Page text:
PATTI,PATTI, lit. a wooden tablet on which children learn to write the alphabet, is the name given to two hymns, in the Guru Granth Sahib, composed in the form of an acrostic, employing letters of the Gurmukhi alphabet. Pattt by Guru Nanak titled Rdgu Asd Mahald IPatfiLikhi comprises thirty-five stanzas, each stanza introduced with a letter of the Gurmukhi alphabet. From stanza nine to thirty-three, the order followed is exactly that of the alphabet current today; elsewhere there are deviations. What was the order prevalent in Guru Nanak`s time is, however, uncertain.
The main themes touched upon in this composition are the unicity of the Godhead, human ego and karma, the law of causality. God is one.He is the Creator of all that exists. Egocentricity is the cause of man`s nescience, of his isolation from the Divine Essence. He who frees himself from ego realizes his true self; he alone can be called a learned one or pandit (4). God is all pervasive.
He pervades all the places and dwells in the minds of all (13). Whereas God, who is the Primal Lord, is true and eternal (2), all other beings, though His own creation, are physically transient. Since life is transient, it must not be wasted away and one must seek ever the Lord`s protection (14). God is all powerful, and He began his play by making the four ages or time cycles His diceboard and all beings His draughtsmen.
He is the Primal Giver, and one must always remember Him and be absorbed in His Name (34). Comfort pervades the hearts of those who remain attached to His feet (15). Man will get peace by serving Him. Serving Him means serving one`s fellow beings, for He is in them all (16).
If man does not remember and serve God but remains lost in duality, it is the consequence of his own deeds. As one sows so does one reap. Those engaged in singing laudation of the Divine escape the bonds of transmigration. It is through His grace alone that one is so persuaded.
Patti by Guru Amar Das follows Guru Nanak`s in the Guru Granth Sahib.It comprises eighteen stanzas, besides a couplet titled rahdu or pause. Some of the stanzas begin with Gurmukhi letters and some with vowels as well as with compounds from Sanskrit. At the beginning are vowelforms of ayo and an, the latter expressing nasal sound.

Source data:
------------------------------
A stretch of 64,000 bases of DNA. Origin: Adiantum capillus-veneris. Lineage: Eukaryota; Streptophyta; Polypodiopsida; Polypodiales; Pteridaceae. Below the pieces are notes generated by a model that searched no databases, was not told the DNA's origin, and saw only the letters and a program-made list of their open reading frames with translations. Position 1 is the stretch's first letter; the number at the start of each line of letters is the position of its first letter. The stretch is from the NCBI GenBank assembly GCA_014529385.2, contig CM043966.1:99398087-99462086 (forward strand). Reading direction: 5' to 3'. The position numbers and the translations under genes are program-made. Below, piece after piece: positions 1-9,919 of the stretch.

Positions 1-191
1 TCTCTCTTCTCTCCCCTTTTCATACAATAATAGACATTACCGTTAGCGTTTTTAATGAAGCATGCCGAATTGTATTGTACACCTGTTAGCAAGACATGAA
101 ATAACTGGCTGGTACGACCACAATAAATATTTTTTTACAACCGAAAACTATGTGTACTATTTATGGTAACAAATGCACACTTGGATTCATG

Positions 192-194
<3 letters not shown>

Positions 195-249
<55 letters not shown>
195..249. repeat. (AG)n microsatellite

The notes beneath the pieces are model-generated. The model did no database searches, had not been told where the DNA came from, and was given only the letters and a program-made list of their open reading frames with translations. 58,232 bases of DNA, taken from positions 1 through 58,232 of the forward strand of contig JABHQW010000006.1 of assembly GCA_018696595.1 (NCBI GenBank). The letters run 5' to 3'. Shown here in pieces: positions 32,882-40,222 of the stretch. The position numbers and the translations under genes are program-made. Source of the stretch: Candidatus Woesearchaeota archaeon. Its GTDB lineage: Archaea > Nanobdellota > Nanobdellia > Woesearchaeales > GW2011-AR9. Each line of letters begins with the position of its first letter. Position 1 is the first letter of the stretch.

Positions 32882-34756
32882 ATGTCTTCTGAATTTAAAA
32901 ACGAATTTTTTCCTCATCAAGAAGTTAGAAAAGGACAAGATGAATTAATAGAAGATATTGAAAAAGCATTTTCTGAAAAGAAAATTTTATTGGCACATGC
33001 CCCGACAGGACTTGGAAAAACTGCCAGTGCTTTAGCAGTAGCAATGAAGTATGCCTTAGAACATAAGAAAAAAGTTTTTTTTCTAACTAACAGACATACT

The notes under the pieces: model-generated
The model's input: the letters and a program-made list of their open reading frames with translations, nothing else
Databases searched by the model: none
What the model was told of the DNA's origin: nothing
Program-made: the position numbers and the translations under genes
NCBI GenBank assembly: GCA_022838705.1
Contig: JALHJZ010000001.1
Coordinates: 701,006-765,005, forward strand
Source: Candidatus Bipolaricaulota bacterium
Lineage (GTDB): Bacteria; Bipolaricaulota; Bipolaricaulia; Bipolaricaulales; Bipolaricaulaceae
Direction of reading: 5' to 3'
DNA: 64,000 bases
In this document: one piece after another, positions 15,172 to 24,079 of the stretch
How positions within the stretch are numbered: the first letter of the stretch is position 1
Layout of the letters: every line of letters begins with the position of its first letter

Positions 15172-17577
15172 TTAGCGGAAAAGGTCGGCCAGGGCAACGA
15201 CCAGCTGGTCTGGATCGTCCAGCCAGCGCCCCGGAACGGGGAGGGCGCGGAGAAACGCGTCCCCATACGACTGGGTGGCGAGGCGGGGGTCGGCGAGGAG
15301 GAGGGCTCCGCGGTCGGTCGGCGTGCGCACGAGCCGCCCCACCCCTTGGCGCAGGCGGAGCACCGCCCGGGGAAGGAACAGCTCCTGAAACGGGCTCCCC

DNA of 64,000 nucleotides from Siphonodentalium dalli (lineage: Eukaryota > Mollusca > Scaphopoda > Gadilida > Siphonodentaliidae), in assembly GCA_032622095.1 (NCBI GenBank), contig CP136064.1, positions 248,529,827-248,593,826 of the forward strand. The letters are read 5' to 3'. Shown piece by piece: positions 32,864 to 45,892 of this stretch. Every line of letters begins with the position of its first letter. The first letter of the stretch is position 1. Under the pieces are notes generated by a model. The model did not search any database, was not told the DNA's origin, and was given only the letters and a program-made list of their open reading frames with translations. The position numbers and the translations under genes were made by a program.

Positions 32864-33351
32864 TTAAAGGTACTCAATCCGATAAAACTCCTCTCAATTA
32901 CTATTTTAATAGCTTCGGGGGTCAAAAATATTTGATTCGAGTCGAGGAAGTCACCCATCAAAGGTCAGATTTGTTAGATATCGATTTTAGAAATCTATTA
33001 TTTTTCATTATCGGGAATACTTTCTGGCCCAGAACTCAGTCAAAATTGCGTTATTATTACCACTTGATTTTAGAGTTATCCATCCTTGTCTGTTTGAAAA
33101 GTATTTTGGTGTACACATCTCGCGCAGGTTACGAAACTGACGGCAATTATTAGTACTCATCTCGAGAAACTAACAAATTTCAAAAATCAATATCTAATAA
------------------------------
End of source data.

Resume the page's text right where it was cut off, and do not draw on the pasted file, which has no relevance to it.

Then intervene the consonants k,kh, gh and the nasal n, followed by nri and laH, representing letters of Vedie Sanskrit ri, ri, Iri and Iri. Next come the rahdu or pause lines summing up the central idea: “0 my mind, what is the use of such calculations as thou hast learnt! The debt that thou owest is still on thy head” (GG, 434).The composition, presenting the teachings of Sikh faith in terms of the karmic theory, revolves around three key wordsJiva, pandit and Guru. The individual being, jiva, is advised always to remember the Creator for He alone can save him from Yama, the god of death (2).
The tragedy of man, however, is that he remains oblivious of Him and thus wastes his opportunity continuing in the circuit of birth, death and rebirth (4). The learned Pandit who teaches the young student how to write on patti, the wooden tablet, is adjured to instruct him not only in the knowledge of the world, for that binds him as well as his pupil (5).Such a Pandit is prey to greed (6), ego (7), lust and anger (8). Man engrossed in mdyd remains caught in the cycle of transmigration, but the realization of God through the grace of the Guru helps him attain liberation (11).
It is man`s forgetfulness of God that keeps him tied to the chain of transmigration (12). However, if man submits himself to the Guru, he is exonerated of all his past sins (15) and ultimately gets liberated (18).
1. Sabaddarth Sri Guru Granth Sahib. Amritsar, 1964
2. Kohli, Surindar Singh, A Critical Study ofAdi Granth. Delhi, 1961